Sunday, January 25, 2009

Remote and beautiful

Cozumel and Cayman Islands

My wife and I enjoy cruises and have been on many of them. We always have more fun when we are with people we know. For a number of years we liked to go on a cruise sponsored by a friend who worked for our National Home Mission Department. He knew how to make you have fun and was always a great host.

One of our last trips with him was a trip to the western Caribbean which included Cozumel, Mexico and the Cayman Islands.

Cozumel is 11.5 miles from the Mexican mainland and one of the largest cities along the Riviera Maya coastline. It is Mexico's largest island and has a mix of cosmopolitan restaurants, hotels and shops set around astounding natural beauty. It has become famous for its superb scuba diving, and as a cruise ship destination.

We departed from our ship on a tender and arrived at the port in Cozumel. Four national leaders all saw carnival looking horses, and like kids we hopped on them, laughing and forgetting we represented a large denomination. After a few minutes of fun we noticed our wives beckoning us to come on. We buttoned our billfold pocket, but it didn’t do much good as we saw many shops with “sell” on the owners mind and “sale” on our mates.

After a day of Cozumel we took the tender back to the ship for our meal and presentation in one of the show auditoriums.

The next morning we woke to the beautiful blue water surrounding Grand Cayman, located about 150 miles south of Cuba. The Cayman Islands are made up of three main islands. The largest and most developed, Grand Cayman, has a population close to 35,000 and is 22 miles long and 8 miles at its widest point. Grand Cayman has become a good tourist destination in recent years. George Town is by far the most modern in the gulf, with more than 500 banks and is the offshore banking center of the Caribbean. Many businesses cater to the locals even though some still stock with the tourist in mind which my wife can attest to.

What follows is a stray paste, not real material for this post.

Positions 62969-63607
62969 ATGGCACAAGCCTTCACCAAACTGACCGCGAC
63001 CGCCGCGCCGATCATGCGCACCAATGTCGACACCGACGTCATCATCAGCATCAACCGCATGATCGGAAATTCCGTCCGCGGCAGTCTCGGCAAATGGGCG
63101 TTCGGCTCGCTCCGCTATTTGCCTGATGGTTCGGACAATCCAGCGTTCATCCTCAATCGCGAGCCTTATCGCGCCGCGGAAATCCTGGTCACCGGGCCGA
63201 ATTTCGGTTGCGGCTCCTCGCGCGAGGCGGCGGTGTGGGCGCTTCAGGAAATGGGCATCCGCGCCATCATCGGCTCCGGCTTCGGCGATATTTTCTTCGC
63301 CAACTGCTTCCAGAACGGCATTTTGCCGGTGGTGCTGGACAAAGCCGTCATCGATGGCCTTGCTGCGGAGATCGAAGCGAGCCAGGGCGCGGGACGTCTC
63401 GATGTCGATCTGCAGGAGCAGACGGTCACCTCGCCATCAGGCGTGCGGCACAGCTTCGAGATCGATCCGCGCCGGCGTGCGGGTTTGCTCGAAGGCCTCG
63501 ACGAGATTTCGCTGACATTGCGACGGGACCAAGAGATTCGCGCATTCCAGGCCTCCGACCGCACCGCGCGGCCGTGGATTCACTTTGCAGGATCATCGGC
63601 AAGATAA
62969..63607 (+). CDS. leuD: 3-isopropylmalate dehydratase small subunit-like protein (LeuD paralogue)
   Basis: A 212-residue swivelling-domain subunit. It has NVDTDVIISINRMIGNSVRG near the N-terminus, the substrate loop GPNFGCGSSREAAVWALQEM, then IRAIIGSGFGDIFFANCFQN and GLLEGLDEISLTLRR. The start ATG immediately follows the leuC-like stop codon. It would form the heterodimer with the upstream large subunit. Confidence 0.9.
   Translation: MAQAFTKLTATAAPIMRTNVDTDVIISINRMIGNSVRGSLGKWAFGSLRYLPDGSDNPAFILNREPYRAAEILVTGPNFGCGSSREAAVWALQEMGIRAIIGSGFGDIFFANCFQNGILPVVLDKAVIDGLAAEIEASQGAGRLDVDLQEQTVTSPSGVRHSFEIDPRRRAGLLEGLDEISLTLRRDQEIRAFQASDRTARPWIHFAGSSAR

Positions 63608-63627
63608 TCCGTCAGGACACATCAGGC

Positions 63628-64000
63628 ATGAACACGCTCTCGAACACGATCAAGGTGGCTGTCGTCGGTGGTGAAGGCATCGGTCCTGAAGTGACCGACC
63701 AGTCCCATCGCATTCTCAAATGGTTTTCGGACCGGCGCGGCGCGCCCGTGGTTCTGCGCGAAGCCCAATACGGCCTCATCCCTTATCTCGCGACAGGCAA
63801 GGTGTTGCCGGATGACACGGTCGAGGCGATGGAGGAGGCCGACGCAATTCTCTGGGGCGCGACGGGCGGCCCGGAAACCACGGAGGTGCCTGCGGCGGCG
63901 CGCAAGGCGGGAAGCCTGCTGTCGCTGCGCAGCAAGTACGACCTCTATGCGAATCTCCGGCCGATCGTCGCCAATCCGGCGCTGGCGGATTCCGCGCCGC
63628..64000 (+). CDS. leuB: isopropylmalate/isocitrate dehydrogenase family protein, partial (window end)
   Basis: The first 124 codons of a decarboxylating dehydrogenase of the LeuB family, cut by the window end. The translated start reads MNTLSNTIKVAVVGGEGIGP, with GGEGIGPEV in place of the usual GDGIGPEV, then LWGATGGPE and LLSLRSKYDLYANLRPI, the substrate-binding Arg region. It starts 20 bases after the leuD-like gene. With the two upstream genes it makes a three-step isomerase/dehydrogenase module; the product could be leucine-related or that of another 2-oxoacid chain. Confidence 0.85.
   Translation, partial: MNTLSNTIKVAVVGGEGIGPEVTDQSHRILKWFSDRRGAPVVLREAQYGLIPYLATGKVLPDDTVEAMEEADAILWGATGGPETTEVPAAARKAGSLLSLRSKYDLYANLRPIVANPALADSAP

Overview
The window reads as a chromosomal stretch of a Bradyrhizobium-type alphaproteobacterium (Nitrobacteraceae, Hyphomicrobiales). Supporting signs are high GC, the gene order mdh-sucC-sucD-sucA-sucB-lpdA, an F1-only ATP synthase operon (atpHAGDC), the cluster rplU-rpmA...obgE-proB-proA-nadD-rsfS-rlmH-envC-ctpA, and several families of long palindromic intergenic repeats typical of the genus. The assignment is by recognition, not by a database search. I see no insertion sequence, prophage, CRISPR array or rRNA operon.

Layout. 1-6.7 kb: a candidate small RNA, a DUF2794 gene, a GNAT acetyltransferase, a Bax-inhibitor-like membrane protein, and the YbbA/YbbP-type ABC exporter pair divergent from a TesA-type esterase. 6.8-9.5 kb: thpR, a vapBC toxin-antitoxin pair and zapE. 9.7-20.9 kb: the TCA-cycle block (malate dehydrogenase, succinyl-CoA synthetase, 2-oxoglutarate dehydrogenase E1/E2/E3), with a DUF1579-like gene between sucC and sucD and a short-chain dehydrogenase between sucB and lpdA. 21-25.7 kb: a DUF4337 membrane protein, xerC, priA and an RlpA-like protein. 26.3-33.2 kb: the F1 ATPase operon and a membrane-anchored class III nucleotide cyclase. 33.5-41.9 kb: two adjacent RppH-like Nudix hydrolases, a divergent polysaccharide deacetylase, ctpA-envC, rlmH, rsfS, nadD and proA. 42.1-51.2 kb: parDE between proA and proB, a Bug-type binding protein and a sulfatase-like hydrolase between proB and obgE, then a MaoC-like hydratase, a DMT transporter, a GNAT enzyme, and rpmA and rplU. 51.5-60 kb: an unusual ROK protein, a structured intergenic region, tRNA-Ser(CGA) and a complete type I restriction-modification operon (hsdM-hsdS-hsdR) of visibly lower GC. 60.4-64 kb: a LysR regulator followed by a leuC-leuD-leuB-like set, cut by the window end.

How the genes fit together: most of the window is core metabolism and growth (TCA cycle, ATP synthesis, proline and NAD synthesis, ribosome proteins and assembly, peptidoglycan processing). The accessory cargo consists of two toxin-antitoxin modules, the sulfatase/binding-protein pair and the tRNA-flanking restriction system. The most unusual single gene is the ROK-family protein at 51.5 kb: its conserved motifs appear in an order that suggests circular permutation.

Cayman has the only green sea-turtle farm of its kind in the world. Once a multitude of turtles swam in the surrounding waters of the islands, but today these creatures are few in number practically extinct elsewhere in the Caribbean and the green sea turtle has been designated an endangered species

Also Grand Cayman's west coast is where you'll find the famous Seven Mile Beach and its expanses of powdery white sand. The beach is litter-free and sans peddlers, so you can relax in an unspoiled, hassle-free atmosphere.

Due to the beauty of the island, it has become a place of retirees drawn to this British Crown Colony and is a site of major condominium development.

While these two islands are great to visit, it is better when it can be done with friends.

“On the morrow, as they went on their journey, and drew nigh unto the city,”- Acts 10:9

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